Supreme Imports, the manufacturer of vaping brands 88vape and KiK, has announced plans to float on AIM next month, targeting a valuation of £120m-£140m.

City interest in Supreme, which also manufactures batteries and lightbulbs, took off after vaping regulations were resolved in May 2017, said CEO Sandy Chadha.

“Before the regulations were finalised I don’t think any investors would have taken the risk.

“We will be the first UK-listed vaping business so will see ourselves as the spokesperson for the industry, but we will also use it to raise money for a new factory, to potentially fund acquisitions and also raise the profile of the whole business,” he said.

Supreme plans to continue growth in the retail sector and is currently in talks with a number of high street chains.

Current stockists include Asda, Iceland, B&M, Home Bargains and Heron Foods, as well as wholesalers Booker and Bestway.

Chadha added: “We are also a lot bigger now as a company. We are now producing 40-odd million bottles of e-liquid a year which makes us probably one of the biggest producers in the country. We are very dominant in discount retail and now we have started to do more in convenience and mainstream retail, including Asda.”

The total vaping market is tipped to exceed £2bn by 2020, while tough legislation and changing habits has seen over £300m disappear from the cigarette industry in the past year [Nielsen].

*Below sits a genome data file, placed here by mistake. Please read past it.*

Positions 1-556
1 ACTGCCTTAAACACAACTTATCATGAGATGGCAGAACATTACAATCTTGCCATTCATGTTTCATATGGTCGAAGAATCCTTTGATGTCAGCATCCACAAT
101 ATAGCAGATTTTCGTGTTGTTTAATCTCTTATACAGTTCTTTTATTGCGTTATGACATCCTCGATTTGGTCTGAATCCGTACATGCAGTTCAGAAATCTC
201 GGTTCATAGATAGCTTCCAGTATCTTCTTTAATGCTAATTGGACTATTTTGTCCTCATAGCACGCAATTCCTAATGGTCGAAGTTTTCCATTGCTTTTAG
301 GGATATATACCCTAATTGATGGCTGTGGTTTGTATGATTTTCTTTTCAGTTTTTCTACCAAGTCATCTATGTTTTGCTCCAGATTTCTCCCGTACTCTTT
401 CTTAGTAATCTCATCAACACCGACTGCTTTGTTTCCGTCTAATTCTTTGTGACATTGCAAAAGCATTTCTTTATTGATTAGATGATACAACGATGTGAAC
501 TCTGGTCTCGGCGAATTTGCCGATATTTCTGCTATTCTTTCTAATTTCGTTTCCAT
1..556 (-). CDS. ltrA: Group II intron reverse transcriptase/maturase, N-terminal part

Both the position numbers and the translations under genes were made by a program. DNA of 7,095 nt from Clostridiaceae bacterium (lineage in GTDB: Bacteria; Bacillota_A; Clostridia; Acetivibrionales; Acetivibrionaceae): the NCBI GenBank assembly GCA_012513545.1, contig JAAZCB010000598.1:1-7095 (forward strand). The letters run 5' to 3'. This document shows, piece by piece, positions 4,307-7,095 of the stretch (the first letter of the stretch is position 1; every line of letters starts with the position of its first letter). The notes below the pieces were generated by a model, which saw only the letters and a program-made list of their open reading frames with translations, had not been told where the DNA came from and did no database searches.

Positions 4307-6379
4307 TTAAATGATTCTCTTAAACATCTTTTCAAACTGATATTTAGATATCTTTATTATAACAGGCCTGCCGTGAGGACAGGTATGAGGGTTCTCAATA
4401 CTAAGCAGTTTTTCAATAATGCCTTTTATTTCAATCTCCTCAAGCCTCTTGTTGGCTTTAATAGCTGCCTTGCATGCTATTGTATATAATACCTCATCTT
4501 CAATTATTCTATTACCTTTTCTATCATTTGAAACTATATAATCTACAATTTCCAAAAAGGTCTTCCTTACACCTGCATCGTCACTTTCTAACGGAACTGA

Volumes of e-cigarettes sold increased by 5.7% in 2017, and the five biggest selling e-cigarette devices in the UK are now owned by big tobacco firms, but Supreme’s sales have outperformed.

In the year ending March 31 2017, Supreme’s sales reached £70.7m with a CAGR of 29% between 2015 and 2017.

The business has continued to grow by 50% over the past year, according to Chadha, and has seen a 40% growth in like-for-like retail sales. In its last financial year, Supreme also sold roughly 35 million lighting products and 200 million batteries.

As tobacco sales tumble, major tobacco brands have acquired or launched vaping brands, as well as heated tobacco devices. Philip Morris International, for example, started the year by announcing its ambition to stop selling cigarettes in the UK, pushing its smokeless products including e-cigarettes.